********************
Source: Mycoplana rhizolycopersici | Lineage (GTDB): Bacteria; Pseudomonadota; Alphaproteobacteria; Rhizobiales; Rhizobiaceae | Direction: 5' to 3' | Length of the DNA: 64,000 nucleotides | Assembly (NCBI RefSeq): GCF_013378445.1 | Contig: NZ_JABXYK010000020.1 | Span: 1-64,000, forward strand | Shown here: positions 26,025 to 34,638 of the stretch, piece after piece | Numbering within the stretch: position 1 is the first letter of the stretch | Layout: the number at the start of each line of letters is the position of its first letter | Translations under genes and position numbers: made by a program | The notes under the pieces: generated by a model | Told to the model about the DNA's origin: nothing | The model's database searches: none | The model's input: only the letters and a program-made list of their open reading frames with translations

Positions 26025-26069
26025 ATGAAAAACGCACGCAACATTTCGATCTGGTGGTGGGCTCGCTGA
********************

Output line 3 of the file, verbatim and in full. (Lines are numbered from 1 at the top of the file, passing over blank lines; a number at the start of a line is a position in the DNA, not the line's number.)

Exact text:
26025 ATGAAAAACGCACGCAACATTTCGATCTGGTGGTGGGCTCGCTGA